The sinking & shrinking of our parks
As an example of new ideas, but inappropriate action, I recall my first day at a then new White Hill School. We found ourselves in a vast classroom space designed to hold all 8th graders, as an experiment in team teaching. The teachers were not prepared to carry out this mandate, so this grand room was quickly and permanently divided into 4 smaller spaces for traditional, manageable class size. This was happening as new math was also being taught as the way of the future.
Currently there is a plan to resolve flood plain problems by sinking and shrinking available flat playing fields, parks and County Open Spaces. Although this practice of detention basins may be common elsewhere, there has been nothing like this in Marin. After all, this is the beautiful place it is now because of forward thinking preservationists. We value our open spaces, parklands, our open-flowing creeks. Detention basins alter this course of history, the very topography and reduce available level spaces throughout the upper Ross Valley.
These are the fields we played on, our children played on, but not the fields your children or grandchildren will play on. The field at White Hill School will have to be closed for construction, closed when flooded, closed to be cleaned up afterward. Memorial Park will have to make choices between overlapping ballfields, fewer tennis courts, elimination of community built treasures. We will give over level portions of our Loma Alta Open Space to bulldoze earthen dams.
If I had children headed for White Hill School in the future, I would urge the trustees to stop this before drilling begins. If you appreciate the many open spaces we have bought, I would urge your supervisor to keep them free of dams. If you have children or grandchildren that you bring to "Dinosaur Park", or you sit with your parents in the Elder's Garden or watch ball games, you will surely want a say in the future of Memorial Park.
Almost a half million dollars is in this year's budget for this sinking and shrinking of Memorial Park.
This shifts the entire burden of those who flood every 26 years into other neighborhoods, in places dedicated to recreation and play. But it moves constantly toward this reality, despite the forward thinking, but inappropriateness of this action.
Suggestions for more efficient flood mitigation efforts, none of these under consideration:
1. Safety first: Move the fire depts. & police depts. of any town where they also flood.
In San Anselmo, when the flood horn sounds, the 1st concern of our fire & police is not public safety because they have to remove their vehicles & headquarters. This should be priority #1.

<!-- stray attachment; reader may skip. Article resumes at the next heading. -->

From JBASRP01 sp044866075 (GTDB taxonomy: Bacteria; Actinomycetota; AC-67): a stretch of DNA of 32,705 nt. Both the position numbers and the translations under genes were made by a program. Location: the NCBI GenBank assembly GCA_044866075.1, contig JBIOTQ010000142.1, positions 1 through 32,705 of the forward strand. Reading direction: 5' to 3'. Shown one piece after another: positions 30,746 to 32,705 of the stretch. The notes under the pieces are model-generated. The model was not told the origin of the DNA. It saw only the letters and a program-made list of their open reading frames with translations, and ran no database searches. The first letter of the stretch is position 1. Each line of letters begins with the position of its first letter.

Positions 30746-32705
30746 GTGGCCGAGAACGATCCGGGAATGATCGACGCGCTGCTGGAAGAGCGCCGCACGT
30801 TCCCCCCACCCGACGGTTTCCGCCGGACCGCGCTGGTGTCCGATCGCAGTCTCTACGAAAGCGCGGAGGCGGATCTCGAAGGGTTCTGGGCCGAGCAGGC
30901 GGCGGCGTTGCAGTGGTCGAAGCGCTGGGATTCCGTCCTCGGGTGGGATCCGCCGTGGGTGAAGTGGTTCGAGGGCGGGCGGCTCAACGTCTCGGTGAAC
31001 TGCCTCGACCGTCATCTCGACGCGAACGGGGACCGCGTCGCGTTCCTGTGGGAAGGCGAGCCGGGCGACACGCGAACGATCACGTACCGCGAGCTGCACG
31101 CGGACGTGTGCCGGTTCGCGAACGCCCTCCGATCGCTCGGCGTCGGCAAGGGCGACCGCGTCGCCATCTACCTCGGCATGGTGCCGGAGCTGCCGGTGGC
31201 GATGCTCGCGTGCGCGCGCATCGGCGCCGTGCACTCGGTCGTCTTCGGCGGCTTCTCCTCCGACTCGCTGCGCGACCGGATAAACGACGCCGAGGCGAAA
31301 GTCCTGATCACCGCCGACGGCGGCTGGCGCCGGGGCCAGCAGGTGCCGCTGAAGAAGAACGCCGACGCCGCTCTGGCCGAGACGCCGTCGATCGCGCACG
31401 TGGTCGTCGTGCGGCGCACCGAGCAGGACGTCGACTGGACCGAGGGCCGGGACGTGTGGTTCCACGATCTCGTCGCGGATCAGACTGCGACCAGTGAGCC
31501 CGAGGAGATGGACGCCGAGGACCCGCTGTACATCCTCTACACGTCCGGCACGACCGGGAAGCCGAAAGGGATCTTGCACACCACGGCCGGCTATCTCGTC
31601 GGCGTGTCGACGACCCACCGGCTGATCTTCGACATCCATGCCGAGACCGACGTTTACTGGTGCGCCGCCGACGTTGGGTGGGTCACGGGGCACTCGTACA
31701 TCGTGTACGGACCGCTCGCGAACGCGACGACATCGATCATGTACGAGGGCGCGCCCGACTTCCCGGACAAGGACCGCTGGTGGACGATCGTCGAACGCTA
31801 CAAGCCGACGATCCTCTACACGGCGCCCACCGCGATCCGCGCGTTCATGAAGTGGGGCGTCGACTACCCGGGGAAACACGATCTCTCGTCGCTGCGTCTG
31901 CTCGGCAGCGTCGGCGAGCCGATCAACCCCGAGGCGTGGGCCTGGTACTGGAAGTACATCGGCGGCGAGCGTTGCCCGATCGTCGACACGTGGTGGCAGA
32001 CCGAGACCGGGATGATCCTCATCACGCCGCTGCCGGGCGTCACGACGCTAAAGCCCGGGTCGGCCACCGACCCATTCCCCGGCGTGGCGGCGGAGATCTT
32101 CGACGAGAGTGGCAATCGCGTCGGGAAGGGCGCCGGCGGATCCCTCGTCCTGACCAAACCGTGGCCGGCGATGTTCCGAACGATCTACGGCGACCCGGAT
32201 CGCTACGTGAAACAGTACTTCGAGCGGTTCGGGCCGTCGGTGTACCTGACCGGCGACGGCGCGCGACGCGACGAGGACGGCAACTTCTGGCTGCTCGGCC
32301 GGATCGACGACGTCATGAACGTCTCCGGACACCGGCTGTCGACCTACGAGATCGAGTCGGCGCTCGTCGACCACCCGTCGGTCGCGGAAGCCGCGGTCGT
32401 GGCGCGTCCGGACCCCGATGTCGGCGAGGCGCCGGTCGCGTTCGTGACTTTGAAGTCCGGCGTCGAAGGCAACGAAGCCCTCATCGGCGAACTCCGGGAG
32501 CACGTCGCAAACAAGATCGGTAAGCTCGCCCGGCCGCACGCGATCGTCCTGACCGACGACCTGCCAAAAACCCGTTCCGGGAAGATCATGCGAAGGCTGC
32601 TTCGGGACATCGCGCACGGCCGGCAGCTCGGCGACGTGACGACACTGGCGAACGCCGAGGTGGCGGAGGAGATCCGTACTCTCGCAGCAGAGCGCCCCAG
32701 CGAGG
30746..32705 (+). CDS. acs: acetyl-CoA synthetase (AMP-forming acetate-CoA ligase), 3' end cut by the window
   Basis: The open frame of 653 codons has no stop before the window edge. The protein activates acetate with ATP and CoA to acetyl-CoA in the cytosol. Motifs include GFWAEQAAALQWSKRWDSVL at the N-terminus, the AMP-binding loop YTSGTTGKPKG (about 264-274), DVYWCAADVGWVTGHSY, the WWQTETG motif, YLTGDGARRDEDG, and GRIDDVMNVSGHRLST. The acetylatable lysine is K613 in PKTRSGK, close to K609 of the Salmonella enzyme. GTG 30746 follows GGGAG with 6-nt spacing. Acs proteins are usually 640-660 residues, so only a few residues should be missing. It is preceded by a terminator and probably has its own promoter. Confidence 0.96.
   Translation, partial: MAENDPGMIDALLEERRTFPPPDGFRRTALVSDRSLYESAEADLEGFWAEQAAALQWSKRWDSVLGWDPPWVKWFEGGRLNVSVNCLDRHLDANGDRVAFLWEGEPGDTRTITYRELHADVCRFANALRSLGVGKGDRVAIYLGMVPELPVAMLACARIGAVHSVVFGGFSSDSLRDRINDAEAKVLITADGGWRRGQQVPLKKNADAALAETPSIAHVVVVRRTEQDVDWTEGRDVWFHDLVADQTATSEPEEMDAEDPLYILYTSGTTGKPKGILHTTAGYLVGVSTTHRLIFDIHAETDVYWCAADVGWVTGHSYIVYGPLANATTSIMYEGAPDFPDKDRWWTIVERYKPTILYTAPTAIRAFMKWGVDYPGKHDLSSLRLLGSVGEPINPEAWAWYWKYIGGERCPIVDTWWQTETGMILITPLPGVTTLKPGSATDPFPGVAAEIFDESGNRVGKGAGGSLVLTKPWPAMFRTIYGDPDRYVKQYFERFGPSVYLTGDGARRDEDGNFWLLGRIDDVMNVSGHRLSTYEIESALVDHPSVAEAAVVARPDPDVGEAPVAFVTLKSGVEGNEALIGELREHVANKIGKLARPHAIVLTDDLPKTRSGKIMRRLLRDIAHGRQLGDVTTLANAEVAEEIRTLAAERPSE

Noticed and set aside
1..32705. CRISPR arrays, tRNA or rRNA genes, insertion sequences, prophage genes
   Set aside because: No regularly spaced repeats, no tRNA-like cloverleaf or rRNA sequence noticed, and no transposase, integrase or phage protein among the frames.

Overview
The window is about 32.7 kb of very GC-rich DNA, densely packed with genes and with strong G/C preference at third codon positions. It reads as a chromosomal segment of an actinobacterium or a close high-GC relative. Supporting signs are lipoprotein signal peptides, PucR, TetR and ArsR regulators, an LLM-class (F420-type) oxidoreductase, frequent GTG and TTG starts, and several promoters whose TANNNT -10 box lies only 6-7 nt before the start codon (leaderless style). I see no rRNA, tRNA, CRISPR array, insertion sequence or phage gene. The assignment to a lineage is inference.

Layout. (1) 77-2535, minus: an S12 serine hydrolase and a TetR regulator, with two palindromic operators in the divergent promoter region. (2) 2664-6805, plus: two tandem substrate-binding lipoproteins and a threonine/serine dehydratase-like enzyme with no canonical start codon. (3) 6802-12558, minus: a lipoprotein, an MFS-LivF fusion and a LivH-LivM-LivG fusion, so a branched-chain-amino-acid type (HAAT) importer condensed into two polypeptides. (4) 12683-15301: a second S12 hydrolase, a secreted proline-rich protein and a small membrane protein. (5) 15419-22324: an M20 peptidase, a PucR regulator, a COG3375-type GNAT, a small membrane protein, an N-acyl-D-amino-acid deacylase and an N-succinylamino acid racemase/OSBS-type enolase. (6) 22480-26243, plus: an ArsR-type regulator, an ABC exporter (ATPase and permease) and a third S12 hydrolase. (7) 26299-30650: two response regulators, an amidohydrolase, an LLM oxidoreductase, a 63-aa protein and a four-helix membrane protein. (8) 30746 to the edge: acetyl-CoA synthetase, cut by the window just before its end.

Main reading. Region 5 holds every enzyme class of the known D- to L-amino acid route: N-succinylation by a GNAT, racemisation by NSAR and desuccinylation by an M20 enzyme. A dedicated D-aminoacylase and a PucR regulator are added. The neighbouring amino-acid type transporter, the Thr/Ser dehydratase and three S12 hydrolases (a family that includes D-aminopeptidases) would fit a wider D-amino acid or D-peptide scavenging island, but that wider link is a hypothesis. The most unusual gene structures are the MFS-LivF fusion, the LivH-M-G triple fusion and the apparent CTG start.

2. Assess all structures in the flood zone, how many flood at what levels.
Provide & install flood gates on those that this simple, inexpensive solution works on. Provide permit help, low interest loans for those willing to help themselves, by raising structures, or otherwise flood proofing. This has those with flood problems working toward their own solution, with support from Town staff & flood fee and local contractors.
3. In conjunction with all towns in the watershed, negotiate away this threat of lawsuits over bridge replacements, removal or raising of creek concrete, structures & other blockages. The detention basins are said to be essential because of this fear of lawsuits. Negotiate. We're all in this together. The flood either stays in the stream or it enters the downstream towns on the streets. Either way, they get it, so work out the flows in the creek.
4. Leave the creek to run free. Use it for a vision of a creekside downtown. Work towards this improved scenic feature by working with landlords, or properties for sale. Again, low interest loans, or purchasing properties to remove from flood plain, improve & sell. This would use flood fee temporarily, passing it on over the years as properties become available.
5. Detention basins are neighborhood and environmental disasters. Nobody wants these. They are massive, change the topography of the entire upper Ross Valley. It takes away valuable flat areas of play, some permanently, all when flooded, unknown while being cleaned-up. If we manage to save Memorial Park from this fate, they want them in other various neighborhoods, (Brooksides, Manor & Deer Park). This will mean more, smaller basins. I would not want to inflict this on anyone.
That's the biggest problem with DB's, that flood victims are shifting the burden into other neighborhoods, failing to take responsibility themselves. For Memorial Park, this also pits tennis against full size ballfields, or playground vs. SABA, or Elder's Garden vs. SABA.
This is about the worst thing a government can inflict on their community, divisive self interest.
It floods roughly every 26 years, but people continue to purchase properties in the flood zone, business find it worth the risk before the concept of detention basins. Detention basins fill up, they require extra safety personal, far removed from threatened areas. They are not appropriate in spaces bought with public funds raised for open space, they are inappropriate for all the places we, our children & children's children played and will play. They are not what anyone voted for when this was put to us and have no place in this most preserved, natural environment. This county has a long, successful legacy of preservation, environmental activism, and the defeat of monstrous impositions attempted on this land. When the creek was bulldozed to contain it in a concrete channel, it met with great resistance and was never completed. A few years later, it proved totally ineffective as floodwaters went over the top. (My brother has this on film from 1982)